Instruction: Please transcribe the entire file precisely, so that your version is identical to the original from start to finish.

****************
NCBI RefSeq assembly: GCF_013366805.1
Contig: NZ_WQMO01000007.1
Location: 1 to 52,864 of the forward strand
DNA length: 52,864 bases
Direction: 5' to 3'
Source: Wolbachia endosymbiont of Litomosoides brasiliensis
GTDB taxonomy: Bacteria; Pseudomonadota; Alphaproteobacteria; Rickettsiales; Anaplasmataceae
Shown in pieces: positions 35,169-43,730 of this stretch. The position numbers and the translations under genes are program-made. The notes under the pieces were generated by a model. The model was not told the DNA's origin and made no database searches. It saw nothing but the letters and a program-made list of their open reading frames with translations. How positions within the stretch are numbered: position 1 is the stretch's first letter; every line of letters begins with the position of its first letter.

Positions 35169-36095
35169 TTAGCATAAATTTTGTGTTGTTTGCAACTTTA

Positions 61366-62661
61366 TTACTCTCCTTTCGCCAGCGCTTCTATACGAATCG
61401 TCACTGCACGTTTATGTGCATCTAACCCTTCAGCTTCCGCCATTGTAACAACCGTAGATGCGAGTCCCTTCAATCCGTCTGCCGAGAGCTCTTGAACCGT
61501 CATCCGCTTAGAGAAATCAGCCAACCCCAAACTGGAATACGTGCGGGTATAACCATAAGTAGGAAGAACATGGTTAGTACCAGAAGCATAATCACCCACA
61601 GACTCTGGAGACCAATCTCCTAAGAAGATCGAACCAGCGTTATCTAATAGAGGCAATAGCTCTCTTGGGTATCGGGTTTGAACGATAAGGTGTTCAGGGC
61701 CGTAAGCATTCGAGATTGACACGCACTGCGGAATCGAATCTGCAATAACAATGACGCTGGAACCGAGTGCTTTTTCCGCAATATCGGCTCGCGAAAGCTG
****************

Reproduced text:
NCBI RefSeq assembly: GCF_013366805.1
Contig: NZ_WQMO01000007.1
Location: 1 to 52,864 of the forward strand
DNA length: 52,864 bases
Direction: 5' to 3'
Source: Wolbachia endosymbiont of Litomosoides brasiliensis
GTDB taxonomy: Bacteria; Pseudomonadota; Alphaproteobacteria; Rickettsiales; Anaplasmataceae
Shown in pieces: positions 35,169-43,730 of this stretch. The position numbers and the translations under genes are program-made. The notes under the pieces were generated by a model. The model was not told the DNA's origin and made no database searches. It saw nothing but the letters and a program-made list of their open reading frames with translations. How positions within the stretch are numbered: position 1 is the stretch's first letter; every line of letters begins with the position of its first letter.

Positions 35169-36095
35169 TTAGCATAAATTTTGTGTTGTTTGCAACTTTA

Positions 61366-62661
61366 TTACTCTCCTTTCGCCAGCGCTTCTATACGAATCG
61401 TCACTGCACGTTTATGTGCATCTAACCCTTCAGCTTCCGCCATTGTAACAACCGTAGATGCGAGTCCCTTCAATCCGTCTGCCGAGAGCTCTTGAACCGT
61501 CATCCGCTTAGAGAAATCAGCCAACCCCAAACTGGAATACGTGCGGGTATAACCATAAGTAGGAAGAACATGGTTAGTACCAGAAGCATAATCACCCACA
61601 GACTCTGGAGACCAATCTCCTAAGAAGATCGAACCAGCGTTATCTAATAGAGGCAATAGCTCTCTTGGGTATCGGGTTTGAACGATAAGGTGTTCAGGGC
61701 CGTAAGCATTCGAGATTGACACGCACTGCGGAATCGAATCTGCAATAACAATGACGCTGGAACCGAGTGCTTTTTCCGCAATATCGGCTCGCGAAAGCTG